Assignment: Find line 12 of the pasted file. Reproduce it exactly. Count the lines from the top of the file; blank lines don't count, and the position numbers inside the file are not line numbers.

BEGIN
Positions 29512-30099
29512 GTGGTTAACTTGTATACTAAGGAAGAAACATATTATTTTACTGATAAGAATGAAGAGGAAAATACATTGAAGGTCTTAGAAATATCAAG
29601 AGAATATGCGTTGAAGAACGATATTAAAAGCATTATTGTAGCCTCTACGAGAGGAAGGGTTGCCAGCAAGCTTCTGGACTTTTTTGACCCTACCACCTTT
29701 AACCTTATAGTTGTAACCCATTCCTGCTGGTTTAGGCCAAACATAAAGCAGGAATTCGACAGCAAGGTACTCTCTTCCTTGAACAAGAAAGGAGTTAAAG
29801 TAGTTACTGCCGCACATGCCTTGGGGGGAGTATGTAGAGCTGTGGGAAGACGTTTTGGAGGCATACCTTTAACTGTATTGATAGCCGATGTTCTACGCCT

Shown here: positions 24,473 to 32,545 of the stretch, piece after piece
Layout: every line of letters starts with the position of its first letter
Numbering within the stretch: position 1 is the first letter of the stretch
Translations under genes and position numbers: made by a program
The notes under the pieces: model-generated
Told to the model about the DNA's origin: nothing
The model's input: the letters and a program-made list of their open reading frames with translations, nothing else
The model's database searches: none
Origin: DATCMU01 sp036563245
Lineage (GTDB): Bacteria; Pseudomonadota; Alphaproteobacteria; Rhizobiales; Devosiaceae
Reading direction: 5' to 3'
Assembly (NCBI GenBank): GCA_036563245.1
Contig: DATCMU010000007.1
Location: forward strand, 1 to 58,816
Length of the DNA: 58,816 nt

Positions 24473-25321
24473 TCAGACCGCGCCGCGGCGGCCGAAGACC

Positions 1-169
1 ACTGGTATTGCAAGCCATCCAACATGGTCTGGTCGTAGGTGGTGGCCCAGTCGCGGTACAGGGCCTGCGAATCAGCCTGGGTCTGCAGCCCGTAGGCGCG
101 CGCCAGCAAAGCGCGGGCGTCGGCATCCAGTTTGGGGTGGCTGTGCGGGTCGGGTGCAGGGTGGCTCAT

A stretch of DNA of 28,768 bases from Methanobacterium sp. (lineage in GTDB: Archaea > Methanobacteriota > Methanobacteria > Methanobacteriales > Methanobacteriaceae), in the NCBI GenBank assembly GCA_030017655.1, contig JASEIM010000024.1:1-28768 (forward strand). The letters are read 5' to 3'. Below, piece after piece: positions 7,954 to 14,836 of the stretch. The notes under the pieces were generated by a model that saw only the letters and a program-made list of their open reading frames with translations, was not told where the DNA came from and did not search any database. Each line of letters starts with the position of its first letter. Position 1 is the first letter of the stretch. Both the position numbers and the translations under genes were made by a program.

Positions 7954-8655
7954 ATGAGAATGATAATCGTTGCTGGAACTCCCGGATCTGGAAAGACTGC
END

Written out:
The model's input: the letters and a program-made list of their open reading frames with translations, nothing else